How To Remove Rust From Kitchen Knives

The kitchen might be the most essential room in the house — it’s where all the food is prepared and a popular gathering space for parties or late-night talks.

We all work to keep our kitchens clean, but sometimes, accidents happen, and we discover that our kitchen knives have turned rusty.

While this isn’t pretty to look at, it can also be dangerous; rusty knives can cause tetanus if you accidentally nick yourself preparing dinner.

Luckily, you don’t have to replace your knives just because of rust.

We’ve done the research, and removing rust from kitchen knives is easy.

All you need is a few everyday cleaning supplies to get your knives safe and gleaming once again.

What You’ll Need

You’ll need a few common household items to remove rust from your kitchen knives.

Now that you have everything you need, read on to learn how to remove rust from kitchen knives.

1. Scrub any loose rust off your knife

Once you notice your knife rust, grab some steel wool or other abrasive and gently scrub.

The goal is to remove as much loose rust or other particulates as possible, but do not scrub so roughly that you damage your knife.

2. Soak the knife in vinegar

After gently scrubbing away as much rust as possible, pour some distilled white vinegar into a bowl or cup.

The amount you need will depend upon the size of your knife because you need enough to submerge it entirely.

Do not be tempted to use another kind of vinegar—other types of vinegar can stain the blade. 

Place the knife into the vinegar and allow it to sit for about five minutes.

While it is essential to soak the entire blade; you do not need to soak the handle unless that is rusty too. 

Pro tip: Some people advise that you can soak your blade overnight to remove rust, and while this can help, it also risks damaging your blade. We do not recommend this; instead, soak your blade for five minutes. If you need to apply more vinegar while cleaning, you can do so in the next step.

3. Rub the knife with a sponge

After the knife soaks for about five minutes, please remove it from the vinegar and rub the rust with a sponge or abrasive.

Steel wool or a wire brush works well, but you can even use an old toothbrush if that is all you have.

This part will require some work, but the rust will come off if you are persistent.

Pro tip: If the rust is stubborn, you can dab your sponge in the vinegar to give you a little more rust-fighting power. Be careful not to saturate your sponge; too much vinegar on your knife can damage it if the vinegar is allowed to sit for some time.

4. Wash and dry your knife thoroughly

Once all the rust is gone, wash your knife thoroughly with soap and water to remove any rust or vinegar residue.

Dry the knife entirely before putting it away again to prevent any rust from returning. 

The following video demonstrates how to remove rust from your kitchen knives.

0:14—Gently scrub any rust with steel wool.

0:21—Pour distilled white vinegar into a cup.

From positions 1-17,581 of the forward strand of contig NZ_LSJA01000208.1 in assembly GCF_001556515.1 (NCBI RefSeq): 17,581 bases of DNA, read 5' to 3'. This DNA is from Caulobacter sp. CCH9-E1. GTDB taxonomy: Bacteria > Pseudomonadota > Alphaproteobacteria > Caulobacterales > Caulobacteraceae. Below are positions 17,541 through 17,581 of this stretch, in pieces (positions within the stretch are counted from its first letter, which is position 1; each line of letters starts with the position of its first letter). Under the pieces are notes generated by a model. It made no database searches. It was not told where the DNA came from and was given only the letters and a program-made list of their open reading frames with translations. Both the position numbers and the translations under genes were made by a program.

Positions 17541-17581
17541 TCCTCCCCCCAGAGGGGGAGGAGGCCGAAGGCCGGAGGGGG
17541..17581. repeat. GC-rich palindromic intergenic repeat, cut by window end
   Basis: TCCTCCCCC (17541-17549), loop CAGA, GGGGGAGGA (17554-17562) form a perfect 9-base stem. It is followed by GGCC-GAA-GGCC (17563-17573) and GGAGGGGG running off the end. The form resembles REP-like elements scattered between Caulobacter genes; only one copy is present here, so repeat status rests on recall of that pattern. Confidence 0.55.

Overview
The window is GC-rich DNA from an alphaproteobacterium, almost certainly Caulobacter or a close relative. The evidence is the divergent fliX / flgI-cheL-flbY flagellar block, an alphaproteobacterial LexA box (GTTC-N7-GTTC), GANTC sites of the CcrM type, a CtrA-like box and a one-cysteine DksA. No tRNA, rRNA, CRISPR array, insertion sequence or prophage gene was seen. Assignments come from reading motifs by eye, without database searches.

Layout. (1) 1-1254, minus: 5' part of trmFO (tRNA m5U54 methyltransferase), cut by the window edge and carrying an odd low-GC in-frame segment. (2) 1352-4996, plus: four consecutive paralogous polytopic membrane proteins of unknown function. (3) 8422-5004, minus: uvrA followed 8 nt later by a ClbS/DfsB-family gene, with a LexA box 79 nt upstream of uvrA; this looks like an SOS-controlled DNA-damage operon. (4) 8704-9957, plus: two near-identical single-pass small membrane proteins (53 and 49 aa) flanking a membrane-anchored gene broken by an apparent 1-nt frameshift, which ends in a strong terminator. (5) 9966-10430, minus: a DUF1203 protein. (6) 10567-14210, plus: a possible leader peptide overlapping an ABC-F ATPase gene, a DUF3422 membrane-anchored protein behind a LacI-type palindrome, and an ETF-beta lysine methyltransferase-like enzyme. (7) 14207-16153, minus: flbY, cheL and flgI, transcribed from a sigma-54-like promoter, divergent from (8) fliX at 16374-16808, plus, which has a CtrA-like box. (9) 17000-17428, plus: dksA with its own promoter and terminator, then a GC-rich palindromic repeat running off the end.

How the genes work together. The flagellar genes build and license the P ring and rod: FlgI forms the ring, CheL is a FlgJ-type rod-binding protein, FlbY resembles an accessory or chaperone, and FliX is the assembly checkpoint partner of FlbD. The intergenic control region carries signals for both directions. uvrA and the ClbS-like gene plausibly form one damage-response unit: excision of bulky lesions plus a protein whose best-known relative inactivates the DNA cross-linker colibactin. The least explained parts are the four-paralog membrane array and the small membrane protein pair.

0:25—Place the knife into the vinegar and allow it to sit for five minutes.

0:34—After five minutes, clean the knife with a sponge. Apply more vinegar if necessary.

0:47—Once the rust is gone, dry the knife completely. 

Frequently Asked Questions

How can I avoid rust on my knives?

Rust results from a chemical reaction between iron, water, and oxygen.

Steel kitchen knives have iron in them, even the stainless-steel ones, so they run the risk of developing rust.

Stainless steel knives have an extra layer of protection, but that layer cannot always prevent rust.

Drying your knives is the easiest way to keep the rust off your blades.

Don’t let knives sit in sinks full of water; don’t put them in the dishwasher.

Instead, wash your knives by hand as soon as you finish them, then dry and put them away. 

You can also give your knives an extra layer of protection against rust.

Rub a little mineral oil all over your knives twice a year.

Doing this will help form a protective layer that will prevent the water, iron, and oxygen in your kitchen from ever meeting at the expense of your knives.

What can I use to get the rust off my knives if I don’t have any vinegar?

Suppose you don’t have any distilled white vinegar.

In that case, you can also use baking soda to remove rust from your knives, primarily if the rust hasn’t formed a thick layer.

First, clean the blade to ensure that no dust or food particulates interfere with the baking soda.

You can use soap and water, but you can also use a cleaning solution to limit the amount of water your knife is exposed to. 

Next, make a thick paste with baking soda and warm water.

Spread the paste all over the knife, covering any rusty areas completely.

Let it sit for about an hour.

Then, use an abrasive to scrub the baking soda and rust away.

For lighter rust, you can use an old toothbrush or a sponge.

For thicker rust, you may need to use steel wool or a wire brush, but be careful not to press too hard if you use these.

They are suitable for removing rust but can also scratch up your knife if you push too hard.

Once the rust is completely gone, wash the knife with soap and water and dry thoroughly before putting it away. 

Can You Use Knives With Rust Spots?

The short answer is you can safely use a knife with rust spots.

In the short run, it will be fine to use a rust spotted knife.

However, the problem with doing that is that the knife looks unsightly, it can add impurities to the food, and if not treated, over time, the rust will ruin the knife and make it unusable.